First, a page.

Currently, remote monitoring of signalling is operational in Britain.

The system envisages data transfer through a wireless medium (3G, 4G and high-speed mobile) and data based on these inputs will be utilised, with help of Artificial Intelligence (AI), for predictive and prescriptive Big Data analytics.

This will enable prediction of signalling asset failures, automated self-correction and informed decisions on intervention strategies, said the official.

The railways have decided that trial is taken up in two sections of Western Railway and South Western Railway at Ahmedabad-Vadodara and Bengaluru-Mysuru.

Depending on the feedback, the system would gradually be extended to other sections. (IANS)

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Will India be able to travel in the Bullet Train Soon? Yes, Say Railway Officials; Indian Railways Target Completing the Project Before the August 2022 Deadline

The foundation stone for the Rs 1.08 lakh crore ($17 billion) 508-km Ahmedabad-Mumbai Bullet Train was laid in Ahmedabad by Modi and his Japanese counterpart Shinzo Abe on September 14

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Bullet Train
Railway Board Chairman held a high-level meeting in Rail Bhavan last Thursday which was attended by Japanese Ambassador Kenji Hiramatsu, and Niti Aayog Vice Chairman. (representative image) Wikimedia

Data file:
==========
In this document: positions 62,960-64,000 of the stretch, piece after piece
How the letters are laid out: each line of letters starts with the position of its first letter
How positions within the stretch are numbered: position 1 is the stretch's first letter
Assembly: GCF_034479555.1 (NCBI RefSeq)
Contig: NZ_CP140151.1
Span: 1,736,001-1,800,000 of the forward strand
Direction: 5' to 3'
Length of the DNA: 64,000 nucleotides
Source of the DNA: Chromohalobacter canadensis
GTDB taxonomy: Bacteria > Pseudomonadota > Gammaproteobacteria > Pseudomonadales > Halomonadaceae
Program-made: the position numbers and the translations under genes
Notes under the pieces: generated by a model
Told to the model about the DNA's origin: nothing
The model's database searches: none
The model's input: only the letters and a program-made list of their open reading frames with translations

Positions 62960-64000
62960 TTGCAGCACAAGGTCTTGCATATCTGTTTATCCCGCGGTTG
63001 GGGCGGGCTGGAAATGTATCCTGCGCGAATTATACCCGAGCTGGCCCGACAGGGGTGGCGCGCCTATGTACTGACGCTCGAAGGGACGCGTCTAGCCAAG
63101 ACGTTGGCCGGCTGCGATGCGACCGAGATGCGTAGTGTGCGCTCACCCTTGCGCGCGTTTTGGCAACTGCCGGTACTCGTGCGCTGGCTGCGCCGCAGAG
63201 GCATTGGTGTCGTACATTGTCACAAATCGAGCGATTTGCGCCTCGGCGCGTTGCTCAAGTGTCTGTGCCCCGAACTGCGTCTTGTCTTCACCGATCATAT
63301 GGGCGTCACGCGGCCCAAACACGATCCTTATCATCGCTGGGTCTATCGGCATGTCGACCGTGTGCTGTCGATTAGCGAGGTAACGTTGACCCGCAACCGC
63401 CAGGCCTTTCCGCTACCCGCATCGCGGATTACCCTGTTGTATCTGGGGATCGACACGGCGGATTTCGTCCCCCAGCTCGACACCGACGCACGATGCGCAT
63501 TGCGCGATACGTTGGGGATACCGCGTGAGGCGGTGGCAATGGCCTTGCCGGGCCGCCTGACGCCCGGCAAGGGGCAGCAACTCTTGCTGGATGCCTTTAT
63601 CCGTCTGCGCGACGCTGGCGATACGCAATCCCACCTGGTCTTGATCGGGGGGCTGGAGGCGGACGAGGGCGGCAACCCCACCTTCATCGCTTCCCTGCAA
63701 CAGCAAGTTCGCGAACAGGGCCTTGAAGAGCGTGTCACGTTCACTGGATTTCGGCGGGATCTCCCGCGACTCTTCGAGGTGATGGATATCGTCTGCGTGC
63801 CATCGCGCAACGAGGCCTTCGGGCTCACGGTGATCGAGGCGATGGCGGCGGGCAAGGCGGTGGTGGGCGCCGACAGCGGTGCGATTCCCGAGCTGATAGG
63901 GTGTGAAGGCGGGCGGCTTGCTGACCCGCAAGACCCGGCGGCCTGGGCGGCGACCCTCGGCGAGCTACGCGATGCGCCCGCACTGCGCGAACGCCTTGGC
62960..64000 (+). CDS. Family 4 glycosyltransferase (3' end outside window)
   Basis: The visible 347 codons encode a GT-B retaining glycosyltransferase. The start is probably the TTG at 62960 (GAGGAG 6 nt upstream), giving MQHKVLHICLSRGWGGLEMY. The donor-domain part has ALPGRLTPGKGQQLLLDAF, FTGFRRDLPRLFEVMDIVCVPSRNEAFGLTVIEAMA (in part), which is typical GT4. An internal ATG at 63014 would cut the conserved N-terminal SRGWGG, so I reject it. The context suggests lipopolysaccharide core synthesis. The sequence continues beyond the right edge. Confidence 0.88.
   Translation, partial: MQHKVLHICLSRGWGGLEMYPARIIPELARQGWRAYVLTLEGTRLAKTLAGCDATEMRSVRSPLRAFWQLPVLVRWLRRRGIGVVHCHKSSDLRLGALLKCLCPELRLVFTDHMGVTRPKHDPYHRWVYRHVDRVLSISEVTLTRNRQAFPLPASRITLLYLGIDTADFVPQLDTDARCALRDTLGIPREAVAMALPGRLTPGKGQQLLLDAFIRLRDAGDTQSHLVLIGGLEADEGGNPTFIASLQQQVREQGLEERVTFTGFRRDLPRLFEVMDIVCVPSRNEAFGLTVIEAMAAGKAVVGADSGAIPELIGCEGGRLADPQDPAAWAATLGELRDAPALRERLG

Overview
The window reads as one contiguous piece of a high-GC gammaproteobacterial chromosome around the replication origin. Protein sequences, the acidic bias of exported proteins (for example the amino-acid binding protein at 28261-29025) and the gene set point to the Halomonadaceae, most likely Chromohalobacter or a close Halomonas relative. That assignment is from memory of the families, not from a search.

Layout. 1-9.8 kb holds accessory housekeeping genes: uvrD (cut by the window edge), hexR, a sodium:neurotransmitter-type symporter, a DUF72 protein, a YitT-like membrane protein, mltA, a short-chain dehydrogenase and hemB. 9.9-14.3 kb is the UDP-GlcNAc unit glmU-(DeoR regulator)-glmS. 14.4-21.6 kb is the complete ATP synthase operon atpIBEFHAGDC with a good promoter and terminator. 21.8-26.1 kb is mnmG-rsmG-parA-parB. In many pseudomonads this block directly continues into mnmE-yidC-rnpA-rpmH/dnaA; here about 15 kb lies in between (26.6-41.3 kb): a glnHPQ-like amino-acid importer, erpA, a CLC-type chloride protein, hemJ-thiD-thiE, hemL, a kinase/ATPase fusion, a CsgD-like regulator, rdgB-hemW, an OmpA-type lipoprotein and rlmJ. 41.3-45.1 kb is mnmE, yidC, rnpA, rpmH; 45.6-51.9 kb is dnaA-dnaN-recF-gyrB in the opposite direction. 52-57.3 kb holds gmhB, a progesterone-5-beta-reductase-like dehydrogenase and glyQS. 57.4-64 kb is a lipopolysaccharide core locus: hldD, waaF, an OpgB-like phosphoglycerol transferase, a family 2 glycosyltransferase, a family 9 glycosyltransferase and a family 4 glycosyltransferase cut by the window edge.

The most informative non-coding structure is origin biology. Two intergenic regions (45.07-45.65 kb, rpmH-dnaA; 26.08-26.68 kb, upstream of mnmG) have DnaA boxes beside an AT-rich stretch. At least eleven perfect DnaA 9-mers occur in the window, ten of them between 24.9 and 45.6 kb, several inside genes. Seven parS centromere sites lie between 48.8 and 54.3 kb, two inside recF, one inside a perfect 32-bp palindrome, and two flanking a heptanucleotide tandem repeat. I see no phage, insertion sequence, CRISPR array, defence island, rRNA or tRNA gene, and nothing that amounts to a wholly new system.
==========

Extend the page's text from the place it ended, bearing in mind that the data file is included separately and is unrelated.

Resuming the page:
New Delhi, November 10, 2017 : Unfazed by opposition criticism, Indian Railways is working overtime to push ahead with the much-talked about the “Bullet Train” project, aiming to complete it ahead of the August 2022 deadline set by Prime Minister Narendra Modi.

Railway Board Chairman Ashwani Lohani, who has a reputation of a turnaround man, has taken up the task of monitoring and chairing the periodic review meetings of the project that is estimated to cost over Rs 1 lakh crore ($15 billion).

Lohani held a high-level meeting in Rail Bhavan last Thursday which was attended by Japanese Ambassador Kenji Hiramatsu, Niti Aayog Vice Chairman Rajiv Kumar, Central government officials, Principal Secretary-rank officials of Gujarat and Maharashtra, officials of NHSRCL (National High Speed Rail Corporation Limited), officials of Japan International Cooperation Agency (JICA) and the General Manager of Western Railway.

A senior railway board member, requesting anonymity, told IANS, “The railways is in no mood to delay the Mumbai-Ahmedabad Bullet Train project. Lohani will now hold a review meeting once every three months… And even on weekly basis, if required.”

Emphasising on the government’s intention, the official said, “The attendance of the Niti Aayog Vice Chairman, the Japanese Ambassador and the CRB in the review meeting is a clear signal that the government is taking the project seriously and there is no scope for any delay.”

“The CRB wants Indian Railway officials to take lessons from their Japanese counterparts about meeting deadlines,” he said.

The opposition has attacked the government for taking up a project at a huge cost instead of focusing on safety, a dire need of the time, and on schemes to improve passenger amenities.

The official said it was also decided at the meeting that “a road map for consultancy and civil engineering works will be prepared by January 2018”.